No Spieth or Thomas, but the Tour restarts with the Safeway
6:50 PM
Art Spander in Phil Mickelson, Safeway Open, articles, golf

By Art Spander

NAPA, Calif. — No Jordan Spieth. No Justin Thomas. No real separation from the end of the last schedule — wasn’t that 10 minutes ago? — to the start of the next, which was Thursday. No problem for the PGA Tour?

Well...

Yes, the Safeway Open is here, smack in the middle of wine country, and so is one player everybody from Torrey Pines (where he grew up playing) to Turnberry knows, Phil Mickelson; a couple others who most know, two-time major winner Zach Johnson and defending champ Brendan Steele; and a great many the Tour hopes we’ll come to know.

Among the NFL and college football games, the baseball playoffs and the beginning of the NHL season — good lord, did the Sharks really play the Philly Flyers on Wednesday night? — perhaps you didn’t notice.

But that’s not your problem, that’s golf’s.

Golf follows the sun, and unlike the past two years, there’s a great deal of that and 80-degree temperatures at Silverado Country Club for the Safeway. Golf no longer follows the calendar.

We know it’s a spring and summer sport (in some minds, the Tour starts with the Masters in April and concludes with the PGA Championship in August). But the guys who haven’t picked up the big trophies and checks want to play all the time. And the PGA Tour wants to keep them playing.

So a little sleight of hand is required. Instead of making the fall events, the ones after the Tour Championship, seem like add-ons, the Tour wants us to believe that the year starts in October, right now, and not in January. OK, but it still hasn’t persuaded most of the big guns.

Golf and tennis, other than the top events such as the Masters, Wimbledon and so on, require individual stars. If you’re trying to get attention against the Raiders or 49ers, you need a Spieth. Or a Rory McIlroy (who played this tournament two years ago when it was the Frys Open). Or a Brooks Koepka. Everyone on Tour is an excellent golfer or he wouldn’t be on Tour. Only a few are excellent box-office attractions.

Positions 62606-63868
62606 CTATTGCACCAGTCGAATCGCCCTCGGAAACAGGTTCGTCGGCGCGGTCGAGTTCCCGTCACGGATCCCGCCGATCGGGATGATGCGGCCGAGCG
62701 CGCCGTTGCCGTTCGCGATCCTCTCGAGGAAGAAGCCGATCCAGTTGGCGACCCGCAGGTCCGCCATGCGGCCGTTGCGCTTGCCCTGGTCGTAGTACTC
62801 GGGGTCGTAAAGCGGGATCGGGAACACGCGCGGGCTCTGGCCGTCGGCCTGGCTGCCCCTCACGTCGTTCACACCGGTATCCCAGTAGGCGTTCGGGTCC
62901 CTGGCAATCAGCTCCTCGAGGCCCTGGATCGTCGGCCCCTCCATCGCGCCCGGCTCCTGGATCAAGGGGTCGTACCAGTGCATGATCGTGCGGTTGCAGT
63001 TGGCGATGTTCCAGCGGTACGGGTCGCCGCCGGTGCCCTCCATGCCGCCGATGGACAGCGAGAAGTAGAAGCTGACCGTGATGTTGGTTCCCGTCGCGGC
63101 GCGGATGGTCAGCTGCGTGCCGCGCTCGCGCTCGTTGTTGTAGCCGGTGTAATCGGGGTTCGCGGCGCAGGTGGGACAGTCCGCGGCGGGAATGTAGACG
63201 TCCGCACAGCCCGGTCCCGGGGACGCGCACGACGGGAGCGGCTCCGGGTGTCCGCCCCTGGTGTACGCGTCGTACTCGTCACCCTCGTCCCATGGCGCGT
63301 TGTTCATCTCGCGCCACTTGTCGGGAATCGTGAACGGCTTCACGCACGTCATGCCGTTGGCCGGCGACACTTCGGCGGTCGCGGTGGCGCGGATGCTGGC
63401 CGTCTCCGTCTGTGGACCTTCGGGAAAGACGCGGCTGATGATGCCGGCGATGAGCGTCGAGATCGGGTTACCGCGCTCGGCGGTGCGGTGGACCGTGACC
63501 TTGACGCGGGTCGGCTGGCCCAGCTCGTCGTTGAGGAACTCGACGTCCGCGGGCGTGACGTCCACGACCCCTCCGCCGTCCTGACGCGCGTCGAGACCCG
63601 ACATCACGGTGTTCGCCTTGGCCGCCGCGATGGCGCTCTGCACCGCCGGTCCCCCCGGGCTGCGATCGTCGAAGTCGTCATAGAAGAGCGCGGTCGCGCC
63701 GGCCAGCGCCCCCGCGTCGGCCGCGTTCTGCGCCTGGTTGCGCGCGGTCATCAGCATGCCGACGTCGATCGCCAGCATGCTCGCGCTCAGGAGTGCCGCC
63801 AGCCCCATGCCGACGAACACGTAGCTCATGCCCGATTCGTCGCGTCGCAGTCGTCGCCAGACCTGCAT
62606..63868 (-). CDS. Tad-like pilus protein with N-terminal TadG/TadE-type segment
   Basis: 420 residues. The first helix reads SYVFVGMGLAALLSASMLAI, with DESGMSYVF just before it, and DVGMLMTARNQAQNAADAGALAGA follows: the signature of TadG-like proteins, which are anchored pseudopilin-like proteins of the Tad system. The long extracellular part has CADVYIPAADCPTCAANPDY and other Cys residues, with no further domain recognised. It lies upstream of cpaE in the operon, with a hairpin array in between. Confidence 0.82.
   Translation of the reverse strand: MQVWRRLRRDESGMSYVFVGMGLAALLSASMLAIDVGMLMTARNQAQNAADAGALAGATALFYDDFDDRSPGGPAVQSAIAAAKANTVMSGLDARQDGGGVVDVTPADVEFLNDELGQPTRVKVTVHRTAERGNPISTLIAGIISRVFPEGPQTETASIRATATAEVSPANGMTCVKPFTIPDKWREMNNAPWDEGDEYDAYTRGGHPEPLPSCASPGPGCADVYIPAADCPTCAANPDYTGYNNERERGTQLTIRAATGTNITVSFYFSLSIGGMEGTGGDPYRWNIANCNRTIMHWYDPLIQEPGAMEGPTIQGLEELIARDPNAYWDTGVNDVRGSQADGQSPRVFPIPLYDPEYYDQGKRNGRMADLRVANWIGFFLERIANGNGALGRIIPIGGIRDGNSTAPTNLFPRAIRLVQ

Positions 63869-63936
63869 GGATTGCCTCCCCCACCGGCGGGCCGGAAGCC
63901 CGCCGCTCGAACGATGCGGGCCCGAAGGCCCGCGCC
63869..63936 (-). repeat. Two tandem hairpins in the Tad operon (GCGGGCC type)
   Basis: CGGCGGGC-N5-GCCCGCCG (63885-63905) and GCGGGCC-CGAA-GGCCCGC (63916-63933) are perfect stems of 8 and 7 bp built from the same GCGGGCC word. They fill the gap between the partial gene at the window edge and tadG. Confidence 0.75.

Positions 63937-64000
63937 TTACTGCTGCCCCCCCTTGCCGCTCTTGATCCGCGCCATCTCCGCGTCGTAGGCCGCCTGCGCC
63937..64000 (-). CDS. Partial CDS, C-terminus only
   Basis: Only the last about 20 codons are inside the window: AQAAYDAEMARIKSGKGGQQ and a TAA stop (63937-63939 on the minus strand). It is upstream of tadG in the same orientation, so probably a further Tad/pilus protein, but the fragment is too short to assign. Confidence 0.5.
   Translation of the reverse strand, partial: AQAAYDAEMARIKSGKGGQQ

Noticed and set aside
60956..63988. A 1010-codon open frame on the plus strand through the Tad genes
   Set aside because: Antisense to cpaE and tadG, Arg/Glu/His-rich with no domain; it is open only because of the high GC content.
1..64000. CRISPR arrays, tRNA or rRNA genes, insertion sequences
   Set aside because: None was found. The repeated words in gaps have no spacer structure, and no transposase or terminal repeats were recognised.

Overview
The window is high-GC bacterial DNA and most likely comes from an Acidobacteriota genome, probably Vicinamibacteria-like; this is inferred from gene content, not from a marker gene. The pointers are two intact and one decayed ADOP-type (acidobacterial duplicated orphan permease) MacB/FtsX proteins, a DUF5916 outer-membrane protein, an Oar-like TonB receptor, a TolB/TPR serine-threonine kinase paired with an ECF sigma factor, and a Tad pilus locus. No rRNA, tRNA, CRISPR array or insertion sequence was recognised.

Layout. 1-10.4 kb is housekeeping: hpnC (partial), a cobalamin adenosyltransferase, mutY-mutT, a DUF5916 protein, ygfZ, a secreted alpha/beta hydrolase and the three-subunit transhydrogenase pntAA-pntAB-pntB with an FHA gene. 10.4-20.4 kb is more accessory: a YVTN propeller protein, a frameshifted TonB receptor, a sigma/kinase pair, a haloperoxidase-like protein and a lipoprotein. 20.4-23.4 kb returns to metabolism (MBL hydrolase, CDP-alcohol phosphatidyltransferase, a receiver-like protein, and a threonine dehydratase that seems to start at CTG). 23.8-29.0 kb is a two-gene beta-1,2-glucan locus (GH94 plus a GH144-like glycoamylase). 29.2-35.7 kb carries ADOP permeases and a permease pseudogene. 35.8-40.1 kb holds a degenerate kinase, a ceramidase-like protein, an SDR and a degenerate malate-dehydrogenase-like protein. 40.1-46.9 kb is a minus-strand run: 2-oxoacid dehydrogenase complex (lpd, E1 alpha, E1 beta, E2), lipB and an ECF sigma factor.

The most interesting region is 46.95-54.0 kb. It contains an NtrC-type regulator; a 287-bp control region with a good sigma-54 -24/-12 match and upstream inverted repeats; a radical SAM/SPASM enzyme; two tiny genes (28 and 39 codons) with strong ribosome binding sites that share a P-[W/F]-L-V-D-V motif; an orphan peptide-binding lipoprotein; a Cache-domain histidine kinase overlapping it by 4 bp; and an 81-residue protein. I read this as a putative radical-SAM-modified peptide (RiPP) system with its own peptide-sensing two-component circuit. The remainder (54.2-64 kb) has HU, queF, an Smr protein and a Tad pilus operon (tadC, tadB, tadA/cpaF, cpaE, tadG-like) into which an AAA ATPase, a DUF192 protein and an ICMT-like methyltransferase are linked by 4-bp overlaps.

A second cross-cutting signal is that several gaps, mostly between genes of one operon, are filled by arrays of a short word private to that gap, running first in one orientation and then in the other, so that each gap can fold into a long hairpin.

That doesn’t mean there aren’t compelling stories. Maverick McNealy, the best amateur in America, the Stanford grad who said he wouldn’t turn pro, is playing his first tournament as a pro at the Safeway (he shot 68). Sang-Moon Bae won this tournament in 2014 as the Frys and then had to spend two years in the Korean military (he shot 73). Chris Stroud is among the leaders of hurricane recovery efforts in his hometown, Houston (he shot 76).

It’s just that as in music and acting, some, through success and style — usually both — are ahead of the rest, making the world stop and check them out, even the part of the world that doesn’t really care about acting or singing. Or golf.

They may be one of many — there are dozens of fine golfers on Tour — but really they’re one of a kind. Tiger Woods could fill a gallery. Still can, even though his best golf is someplace in the distance. Just the name —Tiger Woods — gets us to stop.

Long ago, when Arnold Palmer was the man, those involved in tournaments would tell the media — actually, in those days it was the press — “Write about some of those other guys so the public will find out how interesting they are.” But legends are not invented, they develop. Tiger, Arnie, Jack Nicklaus, Greg Norman and, yes, Mickelson earned their status.

Phil had one of the later tee times Thursday, and unsaid, you understood that was for The Golf Channel, which is showing the Safeway. He finished around 5:40 p.m. PDT, near sunset in California, some viewers home from work; at prime time in New York, just before Thursday night football.

Mickelson, with a 69, may not have been the leader — Steele, Tyler Duncan and Tom Hoge were in front with 7-under 65s — but he was the anchor. The TV schedule was proof. And Phil only was here because the agency that represents him, Lagardere, is running the tournament.

Whatever works. Or in the case of Jordan Spieth or Justin Thomas, whatever doesn’t. Fore!

Article originally appeared on Art Spander (http://artspander.com/).
See website for complete article licensing information.